Carbon 14 is continually being created in the Earth's atmosphere by the interaction of nitrogen and gamma rays from outer space.
Since atmospheric carbon 14 arises at about the same rate that the atom decays, the Earth's levels of carbon 14 have remained constant.
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Research has been ongoing since the 1960s to determine what the proportion of in the atmosphere has been over the past fifty thousand years.
The resulting data, in the form of a calibration curve, is now used to convert a given measurement of radiocarbon in a sample into an estimate of the sample's calendar age.
This technique works well for materials up to around 50,000 years old.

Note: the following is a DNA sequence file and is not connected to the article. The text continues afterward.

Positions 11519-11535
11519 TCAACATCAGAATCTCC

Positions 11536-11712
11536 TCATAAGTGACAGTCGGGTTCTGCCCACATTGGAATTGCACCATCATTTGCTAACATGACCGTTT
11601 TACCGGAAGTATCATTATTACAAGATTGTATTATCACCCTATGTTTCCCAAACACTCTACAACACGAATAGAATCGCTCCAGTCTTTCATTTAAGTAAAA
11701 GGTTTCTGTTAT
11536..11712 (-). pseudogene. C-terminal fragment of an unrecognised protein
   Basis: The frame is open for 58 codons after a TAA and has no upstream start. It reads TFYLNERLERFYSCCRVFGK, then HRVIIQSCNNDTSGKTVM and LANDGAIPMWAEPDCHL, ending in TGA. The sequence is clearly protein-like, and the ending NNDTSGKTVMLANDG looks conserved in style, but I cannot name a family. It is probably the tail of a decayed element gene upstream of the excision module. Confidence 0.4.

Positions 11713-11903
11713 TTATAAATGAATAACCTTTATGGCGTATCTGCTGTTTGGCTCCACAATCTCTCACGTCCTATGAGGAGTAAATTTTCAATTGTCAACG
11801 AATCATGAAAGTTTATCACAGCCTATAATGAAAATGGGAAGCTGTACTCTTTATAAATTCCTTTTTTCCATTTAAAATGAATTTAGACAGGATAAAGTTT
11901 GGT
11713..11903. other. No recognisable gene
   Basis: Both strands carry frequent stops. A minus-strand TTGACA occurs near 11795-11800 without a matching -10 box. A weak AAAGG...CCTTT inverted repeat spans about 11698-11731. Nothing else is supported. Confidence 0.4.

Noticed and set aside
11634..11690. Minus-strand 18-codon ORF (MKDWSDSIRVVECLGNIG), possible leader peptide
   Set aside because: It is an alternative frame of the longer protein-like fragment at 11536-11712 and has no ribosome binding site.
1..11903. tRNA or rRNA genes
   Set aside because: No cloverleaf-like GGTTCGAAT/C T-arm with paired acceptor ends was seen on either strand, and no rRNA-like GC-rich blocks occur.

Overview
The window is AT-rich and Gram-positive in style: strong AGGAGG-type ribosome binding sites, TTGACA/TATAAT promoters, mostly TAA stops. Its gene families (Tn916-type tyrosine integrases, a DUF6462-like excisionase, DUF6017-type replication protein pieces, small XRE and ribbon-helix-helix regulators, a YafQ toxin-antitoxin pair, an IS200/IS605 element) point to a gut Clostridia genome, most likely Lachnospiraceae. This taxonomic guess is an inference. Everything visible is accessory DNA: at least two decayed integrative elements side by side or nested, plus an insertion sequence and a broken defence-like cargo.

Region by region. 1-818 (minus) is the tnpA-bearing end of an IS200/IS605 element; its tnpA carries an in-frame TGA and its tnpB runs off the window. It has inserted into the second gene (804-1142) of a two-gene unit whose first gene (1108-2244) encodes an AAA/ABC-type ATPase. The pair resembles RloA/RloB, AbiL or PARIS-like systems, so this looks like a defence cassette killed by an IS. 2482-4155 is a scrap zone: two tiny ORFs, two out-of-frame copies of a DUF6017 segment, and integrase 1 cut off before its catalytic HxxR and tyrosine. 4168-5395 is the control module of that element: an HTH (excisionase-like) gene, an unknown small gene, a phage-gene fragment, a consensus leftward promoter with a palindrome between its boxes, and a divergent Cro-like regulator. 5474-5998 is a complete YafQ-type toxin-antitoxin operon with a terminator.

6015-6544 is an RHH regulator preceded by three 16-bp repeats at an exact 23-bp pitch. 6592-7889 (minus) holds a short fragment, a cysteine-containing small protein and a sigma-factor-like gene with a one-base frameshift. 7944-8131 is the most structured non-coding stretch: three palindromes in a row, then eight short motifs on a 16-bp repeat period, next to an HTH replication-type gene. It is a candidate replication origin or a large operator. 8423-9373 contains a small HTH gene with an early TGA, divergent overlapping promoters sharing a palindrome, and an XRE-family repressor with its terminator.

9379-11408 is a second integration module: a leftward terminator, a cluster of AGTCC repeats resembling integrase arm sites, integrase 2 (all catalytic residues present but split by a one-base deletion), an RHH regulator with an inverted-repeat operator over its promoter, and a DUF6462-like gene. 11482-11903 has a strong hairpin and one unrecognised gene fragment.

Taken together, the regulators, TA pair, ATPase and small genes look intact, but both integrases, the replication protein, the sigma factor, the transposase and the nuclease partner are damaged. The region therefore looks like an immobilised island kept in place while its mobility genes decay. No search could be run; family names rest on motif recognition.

Each radioactive isotope decays by a fixed amount, and this amount is called the half-life.
The older a sample is, the less (the period of time after which half of a given sample will have decayed) is about 5,730 years, the oldest dates that can be reliably measured by this process date to around 50,000 years ago, although special preparation methods occasionally permit accurate analysis of older samples.
The idea behind radiocarbon dating is straightforward, but years of work were required to develop the technique to the point where accurate dates could be obtained.
He first noted that the cells of all living things contain atoms taken in from the organism's environment, including carbon; all organic compounds contain carbon.
Most carbon consists of the isotopes carbon 12 and carbon 13, which are very stable.
In living organisms, which are always taking in carbon, the levels of carbon 14 likewise stay constant.